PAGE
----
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EDITIONS
Saturday, 24 March, 2001, 10:13 GMT
Kennedy calls for end to teacher crisis
charles kennedy at SHA
Charles Kennedy: "Committed to education"
by BBC News Online's Katherine Sellgren at the SHA conference in Newport

Addressing the shortgage of teachers in schools should be the goverment's top priority for education, the Liberal Democrat leader, Charles Kennedy, has told head teachers.

Click here to watch the full speech

Tougher targets must be set for the training and recruitment of teachers, Mr Kennedy told delegates at the Secondary Heads Association's (SHA) annual conference in Newport, Gwent.


I have a belief in the importance of the work your staff do and a determination to let them get on with that work

Charles Kennedy
"I challenge the government to increase targets for trainee teachers to ensure that the next generation of secondary children aren't taught in larger classes," he said.

He reasserted the Liberal Democrats' policy of adding 1p to the basic rate of tax, raising an extra 3bn to spend on education.

And students training to go into the profession would be offered a training salary equivalent to the first point on the teacher's scale.

Mr Kennedy criticised the Labour government and the Conservatives for "bashing" public services, when they should be backing them.

He said: "The recent assault on 'bog-standard' comprehensives did nothing to show head teachers that every school matters.

"Our commitment to education is simple - we will increase funding through honest taxation to ensure that every school, every teachers and every child matters.

"I have a belief in the importance of the work your staff do and a determination to let them get on with that work," said Mr Kennedy.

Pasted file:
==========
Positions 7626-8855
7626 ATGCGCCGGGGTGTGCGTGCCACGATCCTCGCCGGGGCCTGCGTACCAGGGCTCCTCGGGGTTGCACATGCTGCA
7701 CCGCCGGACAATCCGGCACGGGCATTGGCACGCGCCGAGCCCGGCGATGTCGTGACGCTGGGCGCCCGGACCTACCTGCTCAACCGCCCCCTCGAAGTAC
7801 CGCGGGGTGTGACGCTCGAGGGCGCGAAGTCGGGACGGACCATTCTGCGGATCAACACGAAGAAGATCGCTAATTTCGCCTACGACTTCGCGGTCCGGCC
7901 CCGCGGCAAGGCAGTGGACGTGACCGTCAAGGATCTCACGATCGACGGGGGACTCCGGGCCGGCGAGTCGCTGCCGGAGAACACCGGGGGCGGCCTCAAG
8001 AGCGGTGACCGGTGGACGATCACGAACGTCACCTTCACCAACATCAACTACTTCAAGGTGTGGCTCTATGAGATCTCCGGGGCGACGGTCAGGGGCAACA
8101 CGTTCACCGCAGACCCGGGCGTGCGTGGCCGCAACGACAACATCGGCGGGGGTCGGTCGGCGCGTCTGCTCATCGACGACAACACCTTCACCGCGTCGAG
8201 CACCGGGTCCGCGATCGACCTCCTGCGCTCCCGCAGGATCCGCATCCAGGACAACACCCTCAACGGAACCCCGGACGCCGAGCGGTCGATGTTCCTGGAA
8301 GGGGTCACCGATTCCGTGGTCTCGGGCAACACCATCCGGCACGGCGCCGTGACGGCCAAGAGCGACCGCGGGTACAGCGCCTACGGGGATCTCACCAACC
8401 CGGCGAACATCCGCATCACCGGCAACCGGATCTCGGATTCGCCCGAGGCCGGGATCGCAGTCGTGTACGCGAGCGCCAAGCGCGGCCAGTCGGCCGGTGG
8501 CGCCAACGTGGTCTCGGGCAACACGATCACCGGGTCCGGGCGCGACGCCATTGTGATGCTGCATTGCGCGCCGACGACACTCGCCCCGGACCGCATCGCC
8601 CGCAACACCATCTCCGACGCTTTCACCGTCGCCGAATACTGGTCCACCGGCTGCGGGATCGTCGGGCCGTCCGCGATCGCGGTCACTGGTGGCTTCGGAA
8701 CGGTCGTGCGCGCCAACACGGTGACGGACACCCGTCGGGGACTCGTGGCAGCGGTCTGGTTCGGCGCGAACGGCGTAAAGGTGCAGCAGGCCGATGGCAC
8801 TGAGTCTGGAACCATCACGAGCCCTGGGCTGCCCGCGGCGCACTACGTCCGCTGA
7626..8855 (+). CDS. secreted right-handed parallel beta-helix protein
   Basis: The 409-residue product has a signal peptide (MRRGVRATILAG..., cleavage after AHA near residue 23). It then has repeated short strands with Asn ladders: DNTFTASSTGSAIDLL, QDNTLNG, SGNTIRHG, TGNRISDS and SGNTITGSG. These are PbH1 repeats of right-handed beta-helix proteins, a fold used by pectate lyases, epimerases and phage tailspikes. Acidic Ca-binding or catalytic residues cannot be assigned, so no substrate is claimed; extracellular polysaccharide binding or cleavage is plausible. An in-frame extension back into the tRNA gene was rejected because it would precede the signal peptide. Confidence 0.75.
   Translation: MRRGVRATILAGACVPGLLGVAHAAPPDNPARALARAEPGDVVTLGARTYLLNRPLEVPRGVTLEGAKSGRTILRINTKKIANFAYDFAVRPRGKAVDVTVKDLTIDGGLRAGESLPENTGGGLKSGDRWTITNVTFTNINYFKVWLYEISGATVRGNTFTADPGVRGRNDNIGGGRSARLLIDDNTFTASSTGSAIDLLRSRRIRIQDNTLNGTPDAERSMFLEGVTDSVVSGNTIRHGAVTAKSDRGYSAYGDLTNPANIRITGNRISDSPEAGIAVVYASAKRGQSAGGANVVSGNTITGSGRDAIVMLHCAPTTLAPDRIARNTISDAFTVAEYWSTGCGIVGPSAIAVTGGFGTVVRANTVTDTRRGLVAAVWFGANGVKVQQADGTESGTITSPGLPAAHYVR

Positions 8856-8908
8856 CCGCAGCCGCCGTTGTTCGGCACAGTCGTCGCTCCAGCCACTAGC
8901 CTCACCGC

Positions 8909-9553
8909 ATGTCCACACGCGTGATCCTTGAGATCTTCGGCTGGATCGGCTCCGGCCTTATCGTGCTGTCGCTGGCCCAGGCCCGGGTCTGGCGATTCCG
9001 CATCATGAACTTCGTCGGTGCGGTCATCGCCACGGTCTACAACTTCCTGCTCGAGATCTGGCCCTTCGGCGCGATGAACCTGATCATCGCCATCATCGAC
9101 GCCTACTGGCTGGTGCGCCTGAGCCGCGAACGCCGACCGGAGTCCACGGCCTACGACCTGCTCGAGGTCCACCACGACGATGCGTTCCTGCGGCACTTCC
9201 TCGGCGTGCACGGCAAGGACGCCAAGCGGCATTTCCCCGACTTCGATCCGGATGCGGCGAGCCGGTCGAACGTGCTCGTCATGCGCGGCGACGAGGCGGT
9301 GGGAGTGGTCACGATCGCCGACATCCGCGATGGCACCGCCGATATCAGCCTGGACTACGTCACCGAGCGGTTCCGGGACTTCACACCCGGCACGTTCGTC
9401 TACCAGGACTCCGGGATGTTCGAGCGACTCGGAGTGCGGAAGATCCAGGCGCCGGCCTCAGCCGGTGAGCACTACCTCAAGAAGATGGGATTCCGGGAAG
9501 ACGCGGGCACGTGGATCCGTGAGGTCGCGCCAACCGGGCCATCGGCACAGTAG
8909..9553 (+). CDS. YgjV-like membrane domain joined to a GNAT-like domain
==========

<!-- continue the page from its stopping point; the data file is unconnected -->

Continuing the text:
Red tape

He talked of the burden of red tape on heads and teachers.

"It is the most recurrent theme that comes my way from each and every teacher," he said.

He recalled speaking to a head teacher in Scotland who had his office wall plastered with initiatives, questionnaires, circulars and guidelines.

When asked how he coped with it all, the head teacher had told Mr Kennedy that he could not do his job if he even tried to keep abreast of it all.

It was, said Mr Kennedy, a "crazy state of affairs".

'Logistic nightmare'

The Education Secretary, David Blunkett, pre-empted Mr Kennedy's words when he spoke to the SHA conference on Friday.

He said it was not unreasonable to ask the children of richer parents to pay a little towards the cost of their tuition fees and living expenses - an attack on the Liberal Democrats' plan to abolish tuition fees and bring back student grants.

Mr Kennedy's plan to impose a limit on primary school classes of 25 would be a "logistical nightmare", said Mr Blunkett.

See also:

24 Mar 01 | UK Education
23 Mar 01 | UK Education
22 Mar 01 | UK Education
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